History of The River Club
On the 16th August, Farm “1519” was purchased from the crown by Austen Joseph Giblin, an ex-serviceman who later retired from the Rhodesian Railways. Giblin laid out the original gardens including the Bougainvillea and Jacaranda, which lined the original driveway and is now the path accessing Edward, Rhodes and Livingstone chalets. He called the farm, Quiet Waters Farm and the residence Zambezi House.
William Arthur Clarence Stewart, whilst leasing the farm, murdered his wife Betty in what is now the dining room, on unfounded suspicions that she was having an affair with the Roman Catholic priest in town.
His daughter died of blackwater fever and is buried alongside her mother behind the site of what is now Tongabezi’s honeymoon suite. (One of the Stewart’s visitors those days was a young man called David Staples who later married Peter Jones’ mother Ruth. Ruth and David Staples became shareholders in The River Club Project in 1996.)
James ‘Jock’ Simpson bought the farm but was unable to complete the acquisition and was therefore forced to sell it.
The farm was purchased by Diane Marie Madeleine Marcus Stella de Nekludoff, a Belgian teacher working in Livingstone, who had a plan to build a tourist resort, “Quiet Waters”.
Peter Jones, along with his sister, mother and a brother officer from the British Army, William Garton-Jones, purchased part of the farm now called 1519a, Atuleo Amanzi.
Peter Jones was born in Northern Rhodesia, now Zambia, educated in Rhodesia and England and later at The Royal Military Academy, Sandhurst.
He was commission officer in the Corps of Royal Engineers and later in The Black Watch (Royal Highland Regiment).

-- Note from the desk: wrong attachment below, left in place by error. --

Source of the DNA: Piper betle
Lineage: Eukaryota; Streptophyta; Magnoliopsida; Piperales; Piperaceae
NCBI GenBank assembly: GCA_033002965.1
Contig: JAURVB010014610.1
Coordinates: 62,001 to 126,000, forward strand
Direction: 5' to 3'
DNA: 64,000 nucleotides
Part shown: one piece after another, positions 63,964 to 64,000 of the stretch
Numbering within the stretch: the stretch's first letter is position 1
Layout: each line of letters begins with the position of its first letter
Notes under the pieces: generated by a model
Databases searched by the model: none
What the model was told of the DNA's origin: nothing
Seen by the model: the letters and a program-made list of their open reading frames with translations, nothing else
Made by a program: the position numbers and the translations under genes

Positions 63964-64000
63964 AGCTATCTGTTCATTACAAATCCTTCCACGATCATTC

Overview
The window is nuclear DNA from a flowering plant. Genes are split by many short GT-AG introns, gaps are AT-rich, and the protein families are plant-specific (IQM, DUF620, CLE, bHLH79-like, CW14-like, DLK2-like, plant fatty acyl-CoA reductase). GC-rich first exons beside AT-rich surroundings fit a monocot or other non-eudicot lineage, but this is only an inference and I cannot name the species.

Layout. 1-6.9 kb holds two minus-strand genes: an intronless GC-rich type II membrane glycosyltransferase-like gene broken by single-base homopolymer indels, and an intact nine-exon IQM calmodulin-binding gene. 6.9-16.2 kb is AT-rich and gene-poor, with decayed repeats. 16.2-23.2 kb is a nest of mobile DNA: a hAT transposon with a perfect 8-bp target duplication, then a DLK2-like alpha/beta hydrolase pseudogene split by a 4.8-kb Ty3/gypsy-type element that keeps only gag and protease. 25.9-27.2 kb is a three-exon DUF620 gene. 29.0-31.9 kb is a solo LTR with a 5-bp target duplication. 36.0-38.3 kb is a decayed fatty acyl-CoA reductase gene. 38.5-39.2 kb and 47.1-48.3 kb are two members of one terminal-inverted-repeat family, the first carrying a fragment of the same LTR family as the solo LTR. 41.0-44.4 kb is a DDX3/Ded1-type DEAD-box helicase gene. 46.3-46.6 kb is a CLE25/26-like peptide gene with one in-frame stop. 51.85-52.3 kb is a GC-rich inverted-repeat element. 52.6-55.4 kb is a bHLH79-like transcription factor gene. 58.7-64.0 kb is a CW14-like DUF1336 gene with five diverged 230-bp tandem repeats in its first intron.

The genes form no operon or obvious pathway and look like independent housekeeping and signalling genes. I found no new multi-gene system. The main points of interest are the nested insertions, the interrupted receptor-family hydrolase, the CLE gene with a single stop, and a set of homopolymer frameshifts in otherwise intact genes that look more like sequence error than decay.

After ten years in the Army he had a dream of opening a lodge of quality. He wanted it saturated in the rich history of the area, spanning the early years of the pioneers up to Livingstone’s heyday in the 1950/60s.
One day, whilst canoeing the Zambezi on the Zimbabwean side he looked across to the Zambian bank and fell in love with the site on which he wanted to build his lodge.
He then approached the owner only to find himself fourth in line of people trying to purchase the property. He sat down to tea with her on many occasions and told her of his dream.
After a gruelling couple of years Mrs. De Nekludoff retorted, “I like you, but I don’t think you have any money!” Peter raised the funds, entered into a partnership agreement with Wilderness Safaris and his dream was launched.
In May the original Zambezi House was pulled down and on 8th July work began on building the lodge and The River Club opened for business on 19th December that year.
Mrs Rose Tunney, granddaughter of Joseph Giblin visited the farm for the first time since the 1950’s.
Ian Simpson came back to see his father’s old farm.
Mr A Stewart came back to visit the old house where his parents lived before his step-mother was murdered (in what is now the dining room).
Mrs Jo Pruss, grand daughter of Betty Steward, got in touch with the lodge.